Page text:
After submitting my bid list a few weeks back I had spent a lot of energy and time trying not to get my head wrapped around one particular position. That position was Oslo. And while I was optimistic that this is where I would get sent, I had to be realistic that things could change or that I would be needed to serve elsewhere. After all, when I signed up, I agreed to serve anywhere and to remember that the needs of the service came first.
So I was beyond thrilled when that Norwegian flag finally came up (number 89 out of 93) and my name was announced. But I'm not just excited about Oslo because of the low crime and European amenities, though these are pretty nice. I'm excited about serving as a diplomat in Oslo because as long as I've known that Norway was a country I've wanted to live there, and for some reason life never quite allowed it.
Like many Americans from the Pacific Northwest, I can trace my roots directly to Scandinavia. My mother even named me after my Norwegian great-grandmother, and because it is an usual name, I spent my childhood explaining to my friends that I had a Norwegian name. So when I arrived at college, a small school founded by Norwegian farmers, I was immediately drawn to learn more about this country that was my namesake. This curiosity was prodded along by the presence of 8 or so Norwegian students on my dorm floor, who found it amusing that Americans were so interested in connecting to their ancestral country. In an effort to impress these young men, my best friends and I took Norwegian language classes. I loved the language and learning about the quirky little country that decided not to join the EU, saves all it's oil money for it's people, and has an outsized involvement in world affairs.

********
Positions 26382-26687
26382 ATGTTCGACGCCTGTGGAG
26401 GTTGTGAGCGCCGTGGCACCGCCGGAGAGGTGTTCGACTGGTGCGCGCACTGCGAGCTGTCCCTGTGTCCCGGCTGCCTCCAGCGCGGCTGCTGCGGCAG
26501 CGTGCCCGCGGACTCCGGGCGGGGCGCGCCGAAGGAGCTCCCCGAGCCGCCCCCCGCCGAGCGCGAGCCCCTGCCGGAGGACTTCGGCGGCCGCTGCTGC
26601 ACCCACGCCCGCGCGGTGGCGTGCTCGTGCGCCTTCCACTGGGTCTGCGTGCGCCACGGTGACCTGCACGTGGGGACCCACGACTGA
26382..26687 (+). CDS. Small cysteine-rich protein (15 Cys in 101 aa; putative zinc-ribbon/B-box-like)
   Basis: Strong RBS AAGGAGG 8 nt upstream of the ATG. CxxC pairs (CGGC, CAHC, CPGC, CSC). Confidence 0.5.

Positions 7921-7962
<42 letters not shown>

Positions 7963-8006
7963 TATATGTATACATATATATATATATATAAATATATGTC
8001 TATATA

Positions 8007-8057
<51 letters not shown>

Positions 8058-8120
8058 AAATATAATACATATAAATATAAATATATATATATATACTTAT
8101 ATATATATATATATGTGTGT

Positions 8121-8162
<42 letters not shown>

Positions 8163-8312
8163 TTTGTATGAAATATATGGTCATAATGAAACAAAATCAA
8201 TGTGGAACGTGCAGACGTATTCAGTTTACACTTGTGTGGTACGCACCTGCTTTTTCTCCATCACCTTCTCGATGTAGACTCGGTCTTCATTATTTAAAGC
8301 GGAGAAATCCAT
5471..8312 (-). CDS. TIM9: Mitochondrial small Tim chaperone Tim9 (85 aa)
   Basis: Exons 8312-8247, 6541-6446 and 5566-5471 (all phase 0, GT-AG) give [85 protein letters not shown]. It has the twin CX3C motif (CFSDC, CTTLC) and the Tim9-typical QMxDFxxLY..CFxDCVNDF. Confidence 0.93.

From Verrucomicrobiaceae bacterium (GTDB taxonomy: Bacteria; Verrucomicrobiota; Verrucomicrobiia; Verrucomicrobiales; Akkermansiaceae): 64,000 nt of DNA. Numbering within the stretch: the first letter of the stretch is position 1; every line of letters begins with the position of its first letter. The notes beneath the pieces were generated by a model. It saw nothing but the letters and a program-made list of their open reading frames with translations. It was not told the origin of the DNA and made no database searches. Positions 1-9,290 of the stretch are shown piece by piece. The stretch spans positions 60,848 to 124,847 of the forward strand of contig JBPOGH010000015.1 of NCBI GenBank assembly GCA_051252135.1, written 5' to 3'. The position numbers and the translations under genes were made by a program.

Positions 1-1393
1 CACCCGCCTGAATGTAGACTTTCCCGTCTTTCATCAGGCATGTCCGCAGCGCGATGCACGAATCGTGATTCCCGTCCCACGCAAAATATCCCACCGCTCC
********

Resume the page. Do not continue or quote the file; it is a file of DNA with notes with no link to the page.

I continued on in these studies until my senior year. I wanted to study abroad in Norway, but the academic requirements for my double major didn't allow it, so I settled for some great stories from my best friend who did go to Norway (plus a quick trip to visit her). Instead I put my energy into an application for a Fulbright scholarship to Norway. The Fulbright didn't work out, but I was named an alternate, so I have the distinction of being one person away from winning the award.
I went on to AmeriCorps, Peace Corps, and grad school with little thought of Norway, other than during the holidays when the lefse would come out. Fast forward a few years, when I was asked to take on a portfolio at work that focused on the Arctic. All of a sudden my meager Norwegian skills came in handy during meetings, where I would shock/impress our Norwegian colleagues. I loved the job and the issues, and was excited that Norway was back in my life. This work and the issue started getting a lot of attention from the highest levels over the past year, which made my decision to join the foreign service a tough one. I wasn't quite ready to stop working on the Arctic.
But, I did decide to accept my invitation, and hoped that at some point in my career I would put all that Arctic expertise to good use, maybe after a tour in Dhaka, Abuja, or Ciudad Juarez. Then the bid list came out and I couldn't contain a little shout of surprise when I saw not just a job in Oslo, but a job working on environment and science issues. This was my dream job, the one I would have designed for myself to do at some point in my career. How was it possible that it was there, on that list? The chance to finally, after all these years, live in Norway and work on issues that matter immensely to me.
So that's the long story, and the reason why I couldn't contain a few tears when I grabbed that Norwegian flag and realize that everything had lined up so perfectly.
|A fuzzy picture from my first and only trip to Norway, 9.5 years ago.|